- social development
- problem solving
- camera (digital, disposable, 35mm, or APS camera)
- computer and printer (if using a digital camera)
- books about opposites, including Exactly the Opposite by Tana Hoban (HarperCollins, 1997; $7) or My Opposites/Mis Opuestos by Rebecca Emberley (Little, Brown and Company, 2000; $7)
- chart paper and marker
- bookmaking materials, including paper, glue sticks, and plastic report cover
Spend some time reading books about opposites. Follow up with discussions about the concepts presented. Provide opportunities for children to define opposites throughout the day.
Once children are familiar with the concept, explain that they will make their own opposite books. Inform them that they will each be able to use a camera to take pictures of things that are opposites. Spend some time reviewing how to properly handle a camera. Next, help them create a list of opposites, and record their ideas on chart paper.
Divide children into small groups and schedule time for each to photograph their "opposites." If possible, provide opportunities for children to photograph inside the classroom, throughout the building, and outdoors. Suggest that each group work together to create a book.
If children use a digital camera, the book can be created on a computer. Children can dictate descriptions for each picture and design a cover page with a title. Otherwise, after the film is developed, children can work together to match the opposite photographs and glue them onto paper to make the pages of their book. Include their descriptions of the photographs and invite them to design a cover page. Pages can be stapled together or placed inside a plastic report cover.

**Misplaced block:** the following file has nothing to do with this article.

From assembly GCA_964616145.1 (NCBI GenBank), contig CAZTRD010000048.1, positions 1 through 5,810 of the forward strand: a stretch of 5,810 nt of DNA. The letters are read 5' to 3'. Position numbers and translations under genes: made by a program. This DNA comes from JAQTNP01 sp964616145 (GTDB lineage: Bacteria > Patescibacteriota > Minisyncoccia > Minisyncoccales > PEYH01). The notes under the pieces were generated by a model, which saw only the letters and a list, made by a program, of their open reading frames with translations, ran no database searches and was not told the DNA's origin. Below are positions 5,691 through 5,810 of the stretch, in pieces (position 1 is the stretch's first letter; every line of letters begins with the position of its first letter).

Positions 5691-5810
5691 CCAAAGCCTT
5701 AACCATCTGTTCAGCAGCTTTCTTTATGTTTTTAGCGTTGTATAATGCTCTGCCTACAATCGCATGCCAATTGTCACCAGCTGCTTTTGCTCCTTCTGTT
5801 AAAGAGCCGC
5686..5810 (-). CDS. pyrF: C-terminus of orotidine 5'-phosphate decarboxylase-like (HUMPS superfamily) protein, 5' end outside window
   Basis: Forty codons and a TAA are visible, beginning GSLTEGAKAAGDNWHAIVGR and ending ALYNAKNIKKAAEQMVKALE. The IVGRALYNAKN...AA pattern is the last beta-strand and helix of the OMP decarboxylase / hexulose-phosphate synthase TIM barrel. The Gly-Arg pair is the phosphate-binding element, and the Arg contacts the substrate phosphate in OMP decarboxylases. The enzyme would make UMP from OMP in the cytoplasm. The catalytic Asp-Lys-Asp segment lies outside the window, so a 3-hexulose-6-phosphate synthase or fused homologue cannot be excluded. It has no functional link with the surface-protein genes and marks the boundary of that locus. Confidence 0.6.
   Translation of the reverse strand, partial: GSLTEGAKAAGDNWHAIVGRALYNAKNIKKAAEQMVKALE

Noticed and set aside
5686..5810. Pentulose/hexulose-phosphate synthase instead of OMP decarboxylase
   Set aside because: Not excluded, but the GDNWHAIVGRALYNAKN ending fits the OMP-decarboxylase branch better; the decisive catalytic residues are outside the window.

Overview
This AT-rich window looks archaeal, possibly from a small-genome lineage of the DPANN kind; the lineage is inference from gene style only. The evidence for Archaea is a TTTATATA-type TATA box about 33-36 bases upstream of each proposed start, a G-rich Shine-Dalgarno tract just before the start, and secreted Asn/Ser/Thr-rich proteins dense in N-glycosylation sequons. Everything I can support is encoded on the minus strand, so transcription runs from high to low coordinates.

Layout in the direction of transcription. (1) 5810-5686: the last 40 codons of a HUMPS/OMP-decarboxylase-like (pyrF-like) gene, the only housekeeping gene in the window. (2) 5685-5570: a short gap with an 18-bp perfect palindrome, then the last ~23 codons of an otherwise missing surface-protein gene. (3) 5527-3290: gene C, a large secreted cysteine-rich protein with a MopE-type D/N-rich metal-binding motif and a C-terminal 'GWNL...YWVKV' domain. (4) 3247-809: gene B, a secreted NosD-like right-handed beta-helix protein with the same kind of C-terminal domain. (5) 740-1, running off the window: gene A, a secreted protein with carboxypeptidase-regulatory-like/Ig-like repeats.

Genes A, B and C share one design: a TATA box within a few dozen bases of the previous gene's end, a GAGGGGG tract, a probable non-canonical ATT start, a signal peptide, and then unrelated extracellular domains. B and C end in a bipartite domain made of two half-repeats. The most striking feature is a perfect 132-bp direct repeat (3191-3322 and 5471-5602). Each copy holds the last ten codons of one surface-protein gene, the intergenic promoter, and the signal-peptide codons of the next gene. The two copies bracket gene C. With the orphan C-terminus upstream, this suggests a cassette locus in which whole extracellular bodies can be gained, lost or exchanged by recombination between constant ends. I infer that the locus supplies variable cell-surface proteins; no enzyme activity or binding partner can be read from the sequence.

Celebrate with a book publishing party! Invite the groups to read their books with the class. Keep books in the library so that children can revisit their work and read about opposites.
Opposite Game. Photocopy several sets of opposite photographs. Send a note home suggesting that families use the photographs to play matching and memory games with their child. Suggest that children first find the pairs of opposites. Next, they can play a memory game by turning all of the pictures face down and then turning over one card at a time to find the matching picture.
Curriculum Connection: MATH
How Many Opposites Can We Find? Over the course of a week, develop a running list of opposites that children find. At the end of the week, invite them to count the number of opposites on their list.
by Norman Bridwell
(Scholastic, 2003; $4)
Is It Larger? Is It Smaller?
by Tana Hoban
(HarperCollins, 1997; $7)
Opposites, More Opposites, and a Few Differences
by Richard Wilbur
(Harcourt, 2006; $11)